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The next seminar is on June 3rd at 14:00 (Warsaw time zone) given by Antoine Amarilli.

**Title**

The (in)tractability of query evaluation over probabilistic data

A central problem in database theory is query evaluation (aka model checking): what is the complexity of evaluating a fixed query on an input relational structure? We focus on the probabilistic version of this problem: the input facts are annotated with independent probabilities, and we wish to compute the total probability of the outcomes where the query holds. Equivalently, this is the problem of counting how many substructures satisfy the query, weighted by their probability.

The probabilistic query evaluation problem is in #P, and is known to be #P-hard for many queries, but there are also tractable cases – admittedly quite rare. To understand them, the goal is to show dichotomy results: characterize the queries for which the problem is in PTIME, and prove hardness for all other queries. Another important angle of attack is to characterize when the probability can be computed via so-called tractable lineage expressions. These are Boolean circuits that concisely represent the set of substructures that satisfy the query, expressed in tractable formalisms from knowledge compilation (e.g., d-DNNFs).

This talk will present our current understanding of the complexity of probabilistic query evaluation. We will first focus on queries of low expressiveness, namely, self-join-free conjunctive queries. In this case, the tractable queries have a syntactic characterization (i.e., they are hierarchical), and their lineages can be represented in tractable circuit formalisms. Further, the same tractability boundary holds in the unweighted case where all probabilities are 0 or 1/2, i.e., we count how many substructures satisfy the query.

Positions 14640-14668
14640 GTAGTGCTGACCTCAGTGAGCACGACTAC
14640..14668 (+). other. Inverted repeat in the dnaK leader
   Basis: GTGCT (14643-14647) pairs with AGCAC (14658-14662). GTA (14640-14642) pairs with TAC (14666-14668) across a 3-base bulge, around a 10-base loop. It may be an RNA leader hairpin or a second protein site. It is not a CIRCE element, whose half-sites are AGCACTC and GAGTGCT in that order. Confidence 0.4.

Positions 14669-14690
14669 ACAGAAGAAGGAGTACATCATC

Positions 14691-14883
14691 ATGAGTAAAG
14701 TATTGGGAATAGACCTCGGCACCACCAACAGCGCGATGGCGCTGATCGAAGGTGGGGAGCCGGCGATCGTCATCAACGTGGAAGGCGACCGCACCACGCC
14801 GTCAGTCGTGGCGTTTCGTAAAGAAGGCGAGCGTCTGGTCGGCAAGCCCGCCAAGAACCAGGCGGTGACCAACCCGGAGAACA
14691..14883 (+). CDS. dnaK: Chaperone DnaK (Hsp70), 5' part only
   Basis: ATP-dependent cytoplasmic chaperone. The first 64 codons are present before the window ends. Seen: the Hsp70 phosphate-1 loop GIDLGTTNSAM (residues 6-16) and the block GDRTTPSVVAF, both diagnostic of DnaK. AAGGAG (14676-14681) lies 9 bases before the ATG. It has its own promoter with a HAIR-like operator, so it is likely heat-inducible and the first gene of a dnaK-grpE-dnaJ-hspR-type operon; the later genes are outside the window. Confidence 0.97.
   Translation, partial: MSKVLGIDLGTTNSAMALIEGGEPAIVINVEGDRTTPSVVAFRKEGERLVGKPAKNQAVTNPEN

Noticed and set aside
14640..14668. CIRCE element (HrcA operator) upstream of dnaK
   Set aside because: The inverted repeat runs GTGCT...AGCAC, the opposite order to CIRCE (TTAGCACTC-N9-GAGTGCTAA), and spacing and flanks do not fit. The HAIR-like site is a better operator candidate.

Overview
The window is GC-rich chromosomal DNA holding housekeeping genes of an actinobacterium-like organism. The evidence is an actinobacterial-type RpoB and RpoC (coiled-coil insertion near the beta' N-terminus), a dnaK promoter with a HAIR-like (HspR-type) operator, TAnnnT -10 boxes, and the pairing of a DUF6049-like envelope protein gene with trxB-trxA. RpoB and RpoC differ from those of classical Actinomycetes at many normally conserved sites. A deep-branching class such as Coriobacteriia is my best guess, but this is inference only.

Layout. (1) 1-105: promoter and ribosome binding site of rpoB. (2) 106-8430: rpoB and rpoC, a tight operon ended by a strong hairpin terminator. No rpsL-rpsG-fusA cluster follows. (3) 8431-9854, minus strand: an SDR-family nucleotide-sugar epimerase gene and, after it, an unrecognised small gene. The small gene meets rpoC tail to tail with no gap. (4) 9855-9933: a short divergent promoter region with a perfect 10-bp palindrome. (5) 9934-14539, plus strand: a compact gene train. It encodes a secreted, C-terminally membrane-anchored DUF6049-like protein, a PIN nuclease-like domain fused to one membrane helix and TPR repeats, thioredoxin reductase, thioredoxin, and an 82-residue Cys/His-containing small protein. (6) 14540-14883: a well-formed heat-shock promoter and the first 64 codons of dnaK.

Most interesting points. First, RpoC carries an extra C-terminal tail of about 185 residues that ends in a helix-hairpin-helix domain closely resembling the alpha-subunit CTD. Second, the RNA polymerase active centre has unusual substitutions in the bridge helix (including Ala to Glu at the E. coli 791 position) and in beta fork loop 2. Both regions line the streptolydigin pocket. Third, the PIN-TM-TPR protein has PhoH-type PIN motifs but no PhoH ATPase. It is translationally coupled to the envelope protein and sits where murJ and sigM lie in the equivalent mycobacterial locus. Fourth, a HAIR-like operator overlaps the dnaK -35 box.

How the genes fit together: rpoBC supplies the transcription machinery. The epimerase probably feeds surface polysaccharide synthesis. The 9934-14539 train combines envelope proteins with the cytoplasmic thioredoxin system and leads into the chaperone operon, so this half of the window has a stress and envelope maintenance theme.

We will then extend to unions of conjunctive queries (aka positive existential first-order logic). These queries also admit a dichotomy between tractable and intractable queries, but it is far more complex. Further, the dichotomy does not extend yet to the unweighted case, and the connection with circuits is more complicated and not definitive. In particular, a central open problem is whether we can express the lineage of tractable queries in an expressive but tractable circuit formalism (namely, d-Ds).

We will last present the case of more expressive queries. Specifically, on graph signatures, a dichotomy is known on all homomorphism-closed queries: the only tractable queries are the ones equivalent to a tractable union of conjunctive queries. We will also present directions for future research, e.g., finer dichotomies on queries when we also take into account structural parameters of input instances (such as treewidth).

Filip Mazowiecki